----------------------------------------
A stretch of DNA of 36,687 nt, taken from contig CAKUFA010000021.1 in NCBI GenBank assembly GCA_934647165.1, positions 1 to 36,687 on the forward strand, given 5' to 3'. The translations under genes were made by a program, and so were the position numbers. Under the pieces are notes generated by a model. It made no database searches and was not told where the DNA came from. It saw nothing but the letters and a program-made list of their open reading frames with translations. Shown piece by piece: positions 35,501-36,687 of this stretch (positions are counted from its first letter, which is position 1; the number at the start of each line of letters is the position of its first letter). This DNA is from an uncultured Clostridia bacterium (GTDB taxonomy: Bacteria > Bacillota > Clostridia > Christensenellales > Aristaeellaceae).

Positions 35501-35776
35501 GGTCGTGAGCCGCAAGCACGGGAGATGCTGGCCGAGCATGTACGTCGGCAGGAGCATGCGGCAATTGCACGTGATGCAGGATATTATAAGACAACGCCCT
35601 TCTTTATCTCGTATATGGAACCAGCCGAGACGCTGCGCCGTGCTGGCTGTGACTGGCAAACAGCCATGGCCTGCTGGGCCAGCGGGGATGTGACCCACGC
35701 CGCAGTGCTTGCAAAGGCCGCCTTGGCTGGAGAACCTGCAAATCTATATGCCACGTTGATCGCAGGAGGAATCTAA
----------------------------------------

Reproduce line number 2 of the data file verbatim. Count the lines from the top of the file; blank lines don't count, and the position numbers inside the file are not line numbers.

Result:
Positions 35501-35776